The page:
I’m cheering for the researchers who are helping to change the one in nine diagnoses into remissions.– Hana
Hi I’m Hana- you may know me from the Cheer Evolution and Cheer for the Cure registration desks! I thought I would get this season kickstarted by telling you all my story about who I am cheering for.
I first heard of breast cancer when I was six or seven years old. My best friend Nicole’s mother was diagnosed with it. She used to lace my skates for me before taking Nicole and I to figure skating practice, and then I would complain about itchy feet that I couldn’t scratch all the way to the ice rink. Unfortunately she passed away later that year, and while I don’t remember much, I do remember the sadness of the loss.
Flash forward a few years and Nicole and I had taken up rhythmic gymnastics. We quickly made our “best gym friend,” Stephanie. The three of us would carpool to the gym 4 times a week, singing Lou Bega at the top of our lungs. I don’t really remember how old we were, between the ages of 10 and 13, when Stephanie’s mother was diagnosed with breast cancer. I remember the three of us sitting in the back of the car, just talking, when someone brought up a statistic that one in three women will get breast cancer. With the Internet and research skills I now know that this statistic was incorrect, the Canadian Breast Cancer Foundation estimates that one in nine Canadian women is expected to develop breast cancer during her lifetime. Either way, the statistic was scary then and still is now, and the three of us debated about which one of us would be the one to get breast cancer. That car ride left me afraid of cancer, making it one of my top three fears in between ghosts and deep space. Stephanie’s mother lost her battle with breast cancer after we had all quit gymnastics.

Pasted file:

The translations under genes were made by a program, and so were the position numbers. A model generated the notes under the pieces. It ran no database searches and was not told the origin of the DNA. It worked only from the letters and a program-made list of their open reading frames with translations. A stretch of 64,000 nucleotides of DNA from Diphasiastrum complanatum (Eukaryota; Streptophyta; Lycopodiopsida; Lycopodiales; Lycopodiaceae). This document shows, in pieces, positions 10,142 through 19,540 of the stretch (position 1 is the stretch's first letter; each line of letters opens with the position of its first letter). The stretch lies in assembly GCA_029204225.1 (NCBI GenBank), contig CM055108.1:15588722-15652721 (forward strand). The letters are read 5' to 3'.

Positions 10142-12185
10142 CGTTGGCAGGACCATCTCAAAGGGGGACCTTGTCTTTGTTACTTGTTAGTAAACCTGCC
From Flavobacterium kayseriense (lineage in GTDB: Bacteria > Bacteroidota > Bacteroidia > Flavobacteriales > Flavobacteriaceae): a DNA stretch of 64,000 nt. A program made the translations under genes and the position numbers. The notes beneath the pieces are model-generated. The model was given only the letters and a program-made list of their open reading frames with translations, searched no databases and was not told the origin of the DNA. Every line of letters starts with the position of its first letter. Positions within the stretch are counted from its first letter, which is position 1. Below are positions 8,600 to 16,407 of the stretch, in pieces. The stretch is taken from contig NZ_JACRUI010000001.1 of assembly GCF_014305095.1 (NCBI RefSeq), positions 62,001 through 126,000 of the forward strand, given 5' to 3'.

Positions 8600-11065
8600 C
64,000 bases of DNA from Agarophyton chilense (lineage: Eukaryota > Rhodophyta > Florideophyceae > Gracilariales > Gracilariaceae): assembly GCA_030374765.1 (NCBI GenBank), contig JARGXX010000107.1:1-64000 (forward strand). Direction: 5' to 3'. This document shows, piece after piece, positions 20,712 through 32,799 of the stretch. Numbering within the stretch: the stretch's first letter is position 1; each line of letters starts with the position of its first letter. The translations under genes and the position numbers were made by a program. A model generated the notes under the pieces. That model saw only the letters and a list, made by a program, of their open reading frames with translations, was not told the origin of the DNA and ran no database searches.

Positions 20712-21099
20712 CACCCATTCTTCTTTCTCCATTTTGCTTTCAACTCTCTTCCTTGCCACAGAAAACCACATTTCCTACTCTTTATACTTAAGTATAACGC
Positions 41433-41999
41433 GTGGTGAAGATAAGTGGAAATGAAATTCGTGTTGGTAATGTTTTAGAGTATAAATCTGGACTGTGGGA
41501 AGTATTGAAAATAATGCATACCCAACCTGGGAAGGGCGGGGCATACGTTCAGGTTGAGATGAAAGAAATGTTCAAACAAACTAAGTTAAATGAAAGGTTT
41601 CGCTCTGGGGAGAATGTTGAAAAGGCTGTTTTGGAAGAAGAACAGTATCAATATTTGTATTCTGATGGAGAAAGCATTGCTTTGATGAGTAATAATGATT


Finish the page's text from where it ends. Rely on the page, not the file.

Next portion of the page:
So, you may ask, who am I cheering for? I’m cheering for the researchers who are helping to change the one in nine diagnoses into remissions. I hope that breast cancer research can uncover a cure so that friends and families do not have to be separated from their loved ones. I also hope that breast cancer can be cured so that little girls do not have to fear it, so that they can go back to being afraid of monsters and witches along with ghosts and deep space.